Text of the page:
The root of our insecurity is comparison. Constantly looking at other girls, stalking girls pictures, trying to edit, trying to photoshop, looking at magazines, anything to make ourselves feel better. Heck, we're bombarded with comparison whether we're looking for it or not. You can't open instagram during the season of Spring Break without seeing a girl exposed and leaving little to the imagination. You can't browse the internet or check your phone without seeing ad's of incredibly unrealistic beauty standards. You can't take a walk in the mall without having a dinosaur sized pair of breasts in your face from Victoria's Secret. You can't do much of anything these days without being affected by comparison. It's proven that humans use nearly 11 hours of media consumption a day- whether that be through tv, music, movies, magazines, or the internet. 11 hours a day! That's practically the entire time we're awake. That means from the moment we wake up and check our phones, we're smacked in the face with ads. I would argue that this is the very problem of today's body image problem. 

   As previously stated, more than half of all teenage girls despaired that they would never look like their female role model. This statistic enrages me. I mean really just enrages me. It makes me want to throw this laptop out of my window and go live in South Africa for the rest of my life. Ok not really, but kinda. It absolutely breaks my heart to hear that more than half of teenage girls are expected to live up to a standard that is simply unrealistic! These "role models" girls have are simply put, fake. Not saying they aren't beautiful or possess attractive qualities, but most of the photos they see are false. Touched up. Photoshopped. Edited. Nowadays you can do anything through editing. Make your eyes a different color, make yourself more tan, whiter teeth, clearer skin, slimmer waist, bigger breasts, different hair color- you name it and you can do it. The problem with this is that girls are expected to look at these images and then look in the mirror and be happy. Of course after browsing the web for 2 hours and come across 100 ads of women, I won't feel great fresh out of the shower with nothing on. What I'm getting at is that these girls we're comparing ourselves to aren't real. And I know what you might be thinking- ok so celebs are touched up but what about the girls from my school that I see everyday? They can't be touched up. Which brings me to my next point.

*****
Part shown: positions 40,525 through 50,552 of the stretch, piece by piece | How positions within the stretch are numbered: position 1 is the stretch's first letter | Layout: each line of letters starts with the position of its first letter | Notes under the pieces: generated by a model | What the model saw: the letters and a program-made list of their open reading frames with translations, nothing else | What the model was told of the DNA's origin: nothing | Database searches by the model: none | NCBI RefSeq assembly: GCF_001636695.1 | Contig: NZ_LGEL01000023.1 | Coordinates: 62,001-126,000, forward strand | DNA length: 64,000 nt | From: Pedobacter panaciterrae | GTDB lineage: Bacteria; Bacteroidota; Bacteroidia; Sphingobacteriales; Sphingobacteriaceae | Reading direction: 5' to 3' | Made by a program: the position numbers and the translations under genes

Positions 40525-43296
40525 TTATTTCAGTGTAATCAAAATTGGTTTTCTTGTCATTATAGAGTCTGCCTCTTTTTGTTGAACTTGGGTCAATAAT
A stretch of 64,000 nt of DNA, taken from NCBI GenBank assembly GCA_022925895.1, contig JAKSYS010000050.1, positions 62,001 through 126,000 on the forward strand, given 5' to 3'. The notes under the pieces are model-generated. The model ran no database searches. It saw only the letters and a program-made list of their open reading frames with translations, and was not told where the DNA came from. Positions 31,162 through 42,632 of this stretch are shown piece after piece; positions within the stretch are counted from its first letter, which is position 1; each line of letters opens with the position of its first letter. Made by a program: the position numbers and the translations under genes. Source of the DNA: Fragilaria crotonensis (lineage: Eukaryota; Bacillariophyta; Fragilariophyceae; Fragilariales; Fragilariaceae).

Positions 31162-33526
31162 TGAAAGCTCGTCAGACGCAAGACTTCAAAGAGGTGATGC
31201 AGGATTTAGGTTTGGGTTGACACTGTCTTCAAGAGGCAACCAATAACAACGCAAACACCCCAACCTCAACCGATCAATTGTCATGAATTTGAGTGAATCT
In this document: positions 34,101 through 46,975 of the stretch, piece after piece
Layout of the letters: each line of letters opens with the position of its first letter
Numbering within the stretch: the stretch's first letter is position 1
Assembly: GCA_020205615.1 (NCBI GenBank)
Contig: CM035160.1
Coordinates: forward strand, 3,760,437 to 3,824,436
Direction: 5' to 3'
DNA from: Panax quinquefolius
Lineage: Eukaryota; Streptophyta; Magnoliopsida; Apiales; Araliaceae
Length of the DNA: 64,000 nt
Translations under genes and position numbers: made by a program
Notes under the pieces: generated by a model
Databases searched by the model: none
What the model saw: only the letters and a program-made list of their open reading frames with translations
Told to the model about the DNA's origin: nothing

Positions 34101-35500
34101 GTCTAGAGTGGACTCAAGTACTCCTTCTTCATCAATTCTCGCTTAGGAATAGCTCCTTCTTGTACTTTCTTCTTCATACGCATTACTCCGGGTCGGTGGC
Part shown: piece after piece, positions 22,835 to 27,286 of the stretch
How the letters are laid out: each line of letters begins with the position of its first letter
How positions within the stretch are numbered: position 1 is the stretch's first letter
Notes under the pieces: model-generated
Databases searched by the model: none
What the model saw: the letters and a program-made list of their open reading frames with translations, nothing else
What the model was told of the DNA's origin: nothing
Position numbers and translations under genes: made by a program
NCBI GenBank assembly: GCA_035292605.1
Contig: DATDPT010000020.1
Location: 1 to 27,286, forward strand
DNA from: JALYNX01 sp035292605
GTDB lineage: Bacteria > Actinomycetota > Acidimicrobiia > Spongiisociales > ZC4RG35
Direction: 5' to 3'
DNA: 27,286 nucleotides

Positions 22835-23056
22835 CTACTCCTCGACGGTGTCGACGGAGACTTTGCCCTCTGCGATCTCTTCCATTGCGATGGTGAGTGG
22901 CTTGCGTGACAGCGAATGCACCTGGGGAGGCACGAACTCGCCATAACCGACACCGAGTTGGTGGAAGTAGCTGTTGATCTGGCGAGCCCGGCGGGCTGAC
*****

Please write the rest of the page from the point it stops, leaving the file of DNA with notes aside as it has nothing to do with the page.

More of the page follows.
Unless I'm behind on the latest technology and there has been a machine invented to virtually photoshop yourself, I am under the impression that what you see is real. So yes, that girl with killer legs that sits in front of you in class actually does have that good of legs. And yes, that boy with blue eyes so piercing you feel unworthy to look his way, does indeed have incredible eyes. And that girl on instagram that went to your high school might in fact really have a size 0 waist. I won't be naive to the fact that all bodies are different and that some might seem more appealing to you. However, get this through your head. Bodies are made different, not made better. You don't have to be pretty like her, you can be pretty like you.